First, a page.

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I'm reading Ivanhoe right now and very much enjoying it. Each chapter in Ivanhoe has an epigraph, often very closely related to the plot of the chapter, meaning that it is often very easy to surmise exactly what will occur purely by reading the epigraphs. While a lot of Ivanhoe is fairly obvious - I pretty much saw who the Black Sluggard and the Disinherited Knight were immediately - this strikes me as very odd, to give away the plot in such a significant way.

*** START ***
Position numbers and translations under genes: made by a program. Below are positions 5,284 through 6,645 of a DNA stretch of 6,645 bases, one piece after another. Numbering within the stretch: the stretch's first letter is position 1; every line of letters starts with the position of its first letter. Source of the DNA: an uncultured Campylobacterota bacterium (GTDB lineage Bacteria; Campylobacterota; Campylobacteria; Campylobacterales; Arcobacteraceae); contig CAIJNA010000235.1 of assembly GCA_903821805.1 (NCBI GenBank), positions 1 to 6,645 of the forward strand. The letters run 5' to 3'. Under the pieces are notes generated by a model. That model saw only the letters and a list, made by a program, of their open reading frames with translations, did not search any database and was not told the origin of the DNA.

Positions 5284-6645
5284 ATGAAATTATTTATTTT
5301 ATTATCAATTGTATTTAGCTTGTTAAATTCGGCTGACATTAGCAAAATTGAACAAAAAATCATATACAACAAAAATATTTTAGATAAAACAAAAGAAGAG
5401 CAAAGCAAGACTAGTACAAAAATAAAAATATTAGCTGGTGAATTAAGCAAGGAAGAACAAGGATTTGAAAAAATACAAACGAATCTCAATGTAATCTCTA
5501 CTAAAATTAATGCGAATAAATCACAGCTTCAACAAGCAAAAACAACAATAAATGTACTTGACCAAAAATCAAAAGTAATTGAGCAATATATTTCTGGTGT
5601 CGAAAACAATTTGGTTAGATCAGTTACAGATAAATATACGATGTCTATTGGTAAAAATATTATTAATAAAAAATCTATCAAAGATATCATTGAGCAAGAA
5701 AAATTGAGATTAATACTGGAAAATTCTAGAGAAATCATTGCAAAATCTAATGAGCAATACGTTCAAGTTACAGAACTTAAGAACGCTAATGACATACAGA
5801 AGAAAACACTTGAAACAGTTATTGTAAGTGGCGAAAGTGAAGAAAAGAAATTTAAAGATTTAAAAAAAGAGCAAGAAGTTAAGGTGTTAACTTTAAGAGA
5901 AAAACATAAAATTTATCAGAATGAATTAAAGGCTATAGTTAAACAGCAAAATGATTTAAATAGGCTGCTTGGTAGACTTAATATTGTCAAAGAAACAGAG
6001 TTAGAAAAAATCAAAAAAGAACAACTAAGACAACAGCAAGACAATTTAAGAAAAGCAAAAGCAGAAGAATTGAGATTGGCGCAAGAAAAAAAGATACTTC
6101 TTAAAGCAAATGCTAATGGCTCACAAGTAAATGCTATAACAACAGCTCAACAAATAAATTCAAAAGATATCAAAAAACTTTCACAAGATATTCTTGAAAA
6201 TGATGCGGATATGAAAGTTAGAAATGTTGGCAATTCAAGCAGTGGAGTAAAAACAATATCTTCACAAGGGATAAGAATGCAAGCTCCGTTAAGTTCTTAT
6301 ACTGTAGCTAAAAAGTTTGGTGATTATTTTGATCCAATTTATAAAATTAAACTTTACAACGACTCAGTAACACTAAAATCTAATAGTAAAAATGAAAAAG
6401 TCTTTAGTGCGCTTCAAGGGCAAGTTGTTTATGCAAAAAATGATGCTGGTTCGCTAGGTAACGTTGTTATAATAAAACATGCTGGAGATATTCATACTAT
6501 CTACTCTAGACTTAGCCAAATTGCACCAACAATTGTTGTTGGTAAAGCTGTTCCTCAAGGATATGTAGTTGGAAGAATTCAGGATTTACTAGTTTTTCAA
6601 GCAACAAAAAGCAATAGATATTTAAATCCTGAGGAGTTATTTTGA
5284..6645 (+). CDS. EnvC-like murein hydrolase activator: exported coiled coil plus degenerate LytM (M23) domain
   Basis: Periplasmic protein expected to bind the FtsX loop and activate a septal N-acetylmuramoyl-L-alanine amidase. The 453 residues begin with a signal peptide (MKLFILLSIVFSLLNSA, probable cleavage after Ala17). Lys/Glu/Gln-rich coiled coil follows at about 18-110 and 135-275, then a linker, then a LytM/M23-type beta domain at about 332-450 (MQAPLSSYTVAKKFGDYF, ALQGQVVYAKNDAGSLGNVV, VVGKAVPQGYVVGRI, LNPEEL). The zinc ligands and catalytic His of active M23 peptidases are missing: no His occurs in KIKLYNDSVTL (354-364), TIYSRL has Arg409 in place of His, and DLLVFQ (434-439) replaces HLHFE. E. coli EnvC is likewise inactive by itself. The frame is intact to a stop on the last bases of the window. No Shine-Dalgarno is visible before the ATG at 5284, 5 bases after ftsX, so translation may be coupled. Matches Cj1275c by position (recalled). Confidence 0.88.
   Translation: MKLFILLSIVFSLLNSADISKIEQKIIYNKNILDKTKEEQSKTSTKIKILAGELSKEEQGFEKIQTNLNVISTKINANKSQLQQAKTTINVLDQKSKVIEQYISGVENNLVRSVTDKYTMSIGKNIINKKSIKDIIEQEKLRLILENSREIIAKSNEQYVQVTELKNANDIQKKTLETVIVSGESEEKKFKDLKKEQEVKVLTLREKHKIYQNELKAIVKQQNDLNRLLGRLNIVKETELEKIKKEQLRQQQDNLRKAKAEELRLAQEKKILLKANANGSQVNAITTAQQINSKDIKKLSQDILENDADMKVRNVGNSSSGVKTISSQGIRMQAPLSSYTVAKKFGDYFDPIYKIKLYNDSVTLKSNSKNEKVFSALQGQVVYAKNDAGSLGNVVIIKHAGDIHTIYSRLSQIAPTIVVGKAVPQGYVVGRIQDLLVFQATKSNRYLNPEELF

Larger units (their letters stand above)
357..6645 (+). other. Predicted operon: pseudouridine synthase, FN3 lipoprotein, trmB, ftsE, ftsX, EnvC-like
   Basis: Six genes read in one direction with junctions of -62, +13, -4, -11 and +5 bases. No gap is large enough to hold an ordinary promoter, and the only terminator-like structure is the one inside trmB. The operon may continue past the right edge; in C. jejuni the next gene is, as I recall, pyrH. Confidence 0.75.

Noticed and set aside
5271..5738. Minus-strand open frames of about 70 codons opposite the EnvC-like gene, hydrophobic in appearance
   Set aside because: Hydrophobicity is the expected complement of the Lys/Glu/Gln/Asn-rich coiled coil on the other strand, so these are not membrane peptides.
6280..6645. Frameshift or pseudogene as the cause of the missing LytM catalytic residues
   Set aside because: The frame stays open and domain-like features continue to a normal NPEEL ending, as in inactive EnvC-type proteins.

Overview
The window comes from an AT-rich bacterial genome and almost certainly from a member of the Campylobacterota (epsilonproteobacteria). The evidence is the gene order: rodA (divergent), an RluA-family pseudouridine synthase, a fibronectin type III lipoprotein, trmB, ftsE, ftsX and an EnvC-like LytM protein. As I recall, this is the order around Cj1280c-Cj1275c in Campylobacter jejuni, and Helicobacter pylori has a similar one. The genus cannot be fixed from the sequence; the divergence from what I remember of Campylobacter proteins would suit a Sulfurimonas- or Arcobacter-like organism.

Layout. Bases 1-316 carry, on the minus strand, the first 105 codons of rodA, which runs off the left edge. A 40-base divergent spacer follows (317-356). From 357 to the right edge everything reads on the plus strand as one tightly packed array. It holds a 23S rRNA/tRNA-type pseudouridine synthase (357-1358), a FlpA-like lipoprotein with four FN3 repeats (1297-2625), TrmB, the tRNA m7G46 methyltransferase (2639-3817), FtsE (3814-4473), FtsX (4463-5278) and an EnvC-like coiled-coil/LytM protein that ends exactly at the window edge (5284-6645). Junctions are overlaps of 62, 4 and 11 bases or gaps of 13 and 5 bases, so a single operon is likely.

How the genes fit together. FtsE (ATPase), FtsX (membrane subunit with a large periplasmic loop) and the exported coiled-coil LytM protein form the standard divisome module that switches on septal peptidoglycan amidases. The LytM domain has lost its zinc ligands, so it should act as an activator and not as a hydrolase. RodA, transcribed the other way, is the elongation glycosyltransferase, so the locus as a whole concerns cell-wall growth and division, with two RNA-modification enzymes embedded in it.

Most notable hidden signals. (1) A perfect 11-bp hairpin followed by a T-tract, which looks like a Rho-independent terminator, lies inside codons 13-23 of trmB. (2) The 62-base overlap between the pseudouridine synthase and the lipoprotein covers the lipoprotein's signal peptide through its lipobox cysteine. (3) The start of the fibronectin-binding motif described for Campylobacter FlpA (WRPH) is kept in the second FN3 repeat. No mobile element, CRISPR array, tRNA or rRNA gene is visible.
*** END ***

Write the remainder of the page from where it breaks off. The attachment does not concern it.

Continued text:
Some of the epigraphs are more commentary on what is occurring, which makes me wonder - why did Scott not include more of these "commentary epigraphs" and less of the "plot epigraphs"?

  • I think this question would be improved by quoting the plot-spoiling epigraphs. Otherwise we don't have much to work with—the only examples you've given us (the Black Sluggard, the Disinherited Knight) are cases where the epigraph didn't spoil the plot. – Gareth Rees Oct 22 '18 at 15:19
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    @muru Not sure if this is a duplicate. Similar questions but about different works, and the answer could be Ivanhoe-specific. – Rand al'Thor Oct 22 '18 at 20:28

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